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Dying and Living on the Kansas Prairie: A Diary
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Amazon.com Product Description (ISBN 0700606491, Hardcover)Between my home in Topeka on the eastern edge of the Flint Hills and Hope on the western side, there are 100 miles of prairie and sky. This tallgrass land has sheltered my people for generations. It has taunted us and calmed us, broken us and nurtured us, starved us and fed us. It is our span over birth, growth, and death. Death, which beckons now to my Mother.
So begins Carol Brunner Rutledge's diary of the three months preceding the death of her mother Alice, whose entire life was lived in the Flint Hills of Kansas. Like Terry Tempest Williams's Refuge, it unites a profound reverence for nature with a moving testament of a daughter's love for her dying mother.
With quiet eloquence Rutledge celebrates her mother's life and guides us on a journey from anguish and doubt through self-discovery and healing. In the tradition of earlier plainswomen, she fuses deeply personal emotions with universal themes tied to family, community, religion, and work--amidst the stark beauty of the Flint Hills.
Rutledge vividly describes the people and the seasons of the prairie, providing insight into how generations of tallgrass people have related to the land. She offers nostalgic memories of her childhood and family history, as well as reflections on the Kansas pioneer spirit and its special brand of humor.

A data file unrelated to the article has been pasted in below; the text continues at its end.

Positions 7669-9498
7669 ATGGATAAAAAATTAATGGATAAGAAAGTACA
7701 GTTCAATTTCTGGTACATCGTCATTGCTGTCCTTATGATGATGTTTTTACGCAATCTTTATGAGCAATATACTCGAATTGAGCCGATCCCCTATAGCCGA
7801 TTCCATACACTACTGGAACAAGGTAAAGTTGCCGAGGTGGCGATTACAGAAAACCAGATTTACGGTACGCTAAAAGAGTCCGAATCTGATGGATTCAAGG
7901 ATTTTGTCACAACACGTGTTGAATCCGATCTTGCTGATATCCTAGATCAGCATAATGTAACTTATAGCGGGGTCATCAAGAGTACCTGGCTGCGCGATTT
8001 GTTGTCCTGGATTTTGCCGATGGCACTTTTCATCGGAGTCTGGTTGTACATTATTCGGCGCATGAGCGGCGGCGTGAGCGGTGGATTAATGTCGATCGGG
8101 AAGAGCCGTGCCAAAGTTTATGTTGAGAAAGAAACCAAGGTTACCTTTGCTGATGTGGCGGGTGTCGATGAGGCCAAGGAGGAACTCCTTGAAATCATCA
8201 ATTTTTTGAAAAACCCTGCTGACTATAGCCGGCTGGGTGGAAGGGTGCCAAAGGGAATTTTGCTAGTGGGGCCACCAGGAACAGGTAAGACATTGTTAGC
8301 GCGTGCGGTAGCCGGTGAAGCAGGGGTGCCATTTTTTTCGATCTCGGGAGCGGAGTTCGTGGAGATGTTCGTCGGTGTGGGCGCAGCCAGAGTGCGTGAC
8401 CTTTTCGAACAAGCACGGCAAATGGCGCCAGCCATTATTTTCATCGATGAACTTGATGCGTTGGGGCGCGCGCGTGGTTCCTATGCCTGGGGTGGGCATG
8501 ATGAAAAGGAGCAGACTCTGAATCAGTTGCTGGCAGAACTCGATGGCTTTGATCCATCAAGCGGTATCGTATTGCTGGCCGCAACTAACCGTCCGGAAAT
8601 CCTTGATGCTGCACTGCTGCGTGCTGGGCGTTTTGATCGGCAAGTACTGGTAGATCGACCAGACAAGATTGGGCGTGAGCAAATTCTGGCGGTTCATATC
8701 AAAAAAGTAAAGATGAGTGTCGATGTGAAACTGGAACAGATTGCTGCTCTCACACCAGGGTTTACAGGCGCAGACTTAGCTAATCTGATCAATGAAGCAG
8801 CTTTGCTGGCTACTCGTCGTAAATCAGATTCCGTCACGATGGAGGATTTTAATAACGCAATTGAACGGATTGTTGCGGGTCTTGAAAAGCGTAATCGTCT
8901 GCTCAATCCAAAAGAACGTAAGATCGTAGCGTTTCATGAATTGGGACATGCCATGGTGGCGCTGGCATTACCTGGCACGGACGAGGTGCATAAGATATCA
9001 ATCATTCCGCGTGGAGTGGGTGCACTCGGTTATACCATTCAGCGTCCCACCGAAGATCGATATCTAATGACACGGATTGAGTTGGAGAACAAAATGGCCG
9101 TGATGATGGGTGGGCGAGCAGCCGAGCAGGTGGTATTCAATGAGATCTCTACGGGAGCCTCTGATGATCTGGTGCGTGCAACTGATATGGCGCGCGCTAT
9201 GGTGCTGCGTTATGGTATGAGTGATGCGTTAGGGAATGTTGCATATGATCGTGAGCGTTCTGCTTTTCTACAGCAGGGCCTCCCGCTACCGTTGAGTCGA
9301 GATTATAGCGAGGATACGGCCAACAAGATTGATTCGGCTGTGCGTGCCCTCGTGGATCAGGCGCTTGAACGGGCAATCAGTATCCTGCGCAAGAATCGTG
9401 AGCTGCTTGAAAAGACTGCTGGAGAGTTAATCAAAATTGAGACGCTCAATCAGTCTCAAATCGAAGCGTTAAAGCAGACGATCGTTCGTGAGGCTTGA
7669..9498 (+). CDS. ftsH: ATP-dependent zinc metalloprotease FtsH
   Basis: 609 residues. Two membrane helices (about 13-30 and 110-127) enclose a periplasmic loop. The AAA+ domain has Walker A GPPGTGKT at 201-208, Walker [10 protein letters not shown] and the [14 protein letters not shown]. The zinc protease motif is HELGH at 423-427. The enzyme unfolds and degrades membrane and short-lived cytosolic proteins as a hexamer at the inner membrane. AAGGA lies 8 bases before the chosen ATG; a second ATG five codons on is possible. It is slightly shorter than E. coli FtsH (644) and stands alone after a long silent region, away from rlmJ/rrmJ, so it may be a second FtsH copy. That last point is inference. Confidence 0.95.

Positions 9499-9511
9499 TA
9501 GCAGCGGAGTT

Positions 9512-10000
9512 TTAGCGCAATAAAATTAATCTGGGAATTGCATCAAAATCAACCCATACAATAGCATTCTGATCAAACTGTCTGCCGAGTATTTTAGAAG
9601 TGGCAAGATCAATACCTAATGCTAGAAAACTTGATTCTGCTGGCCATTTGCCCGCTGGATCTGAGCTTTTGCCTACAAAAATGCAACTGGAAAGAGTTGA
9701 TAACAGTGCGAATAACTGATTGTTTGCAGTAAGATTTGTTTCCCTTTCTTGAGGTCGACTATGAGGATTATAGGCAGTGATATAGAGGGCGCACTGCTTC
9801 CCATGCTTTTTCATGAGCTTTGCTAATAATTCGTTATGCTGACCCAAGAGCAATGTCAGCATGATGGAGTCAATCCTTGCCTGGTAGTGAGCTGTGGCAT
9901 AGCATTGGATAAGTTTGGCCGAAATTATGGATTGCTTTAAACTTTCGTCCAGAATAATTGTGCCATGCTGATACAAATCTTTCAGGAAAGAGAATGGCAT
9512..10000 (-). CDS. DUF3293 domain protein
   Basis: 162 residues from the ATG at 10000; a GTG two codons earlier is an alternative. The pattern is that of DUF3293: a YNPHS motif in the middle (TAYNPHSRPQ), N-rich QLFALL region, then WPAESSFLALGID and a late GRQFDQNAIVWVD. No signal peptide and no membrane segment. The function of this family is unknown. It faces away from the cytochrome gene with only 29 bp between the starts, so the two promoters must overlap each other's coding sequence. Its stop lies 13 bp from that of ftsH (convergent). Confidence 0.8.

Rutledge also records with excruciating honesty her frustration at the insensitivity of medical professionals who ignore her mother's strong spirit while continuing to labor over a body that no longer works. Rising above these false hopes, mother and daughter forge an even stronger bond as they come to understand that dying is a natural part of living.
On the road between Hope and home, between the callously impersonal world of high-tech medicine and the healing rhythms of nature, Rutledge meditates on the mysteries of death and finds refuge in the vast prairie landscape: Tonight on the prairie, as every time I go back and forth between the hospital and home, I am well aware I am just one small speck in the midst of the grasslands. I am not in charge of everything, and those things I am in charge of are quite insignificant. I cannot take my Mother's dying and make her well. I cannot fix it this time. How unbelievably comforting it is to be only one small part of this vast land and how safe to be a part of this mysterious happening which I don't have to control.
Throughout, the silent, powerful prairie provides solace and strength. By diary's end, at the end of her lonely travels back and forth across the prairielands, Rutledge and her mother have finally made peace with the inevitability of loss and accepted death on its own terms. Ultimately, her words remind us that in the end "love is all that matters."
(retrieved from Amazon Thu, 12 Mar 2015 18:16:10 -0400)
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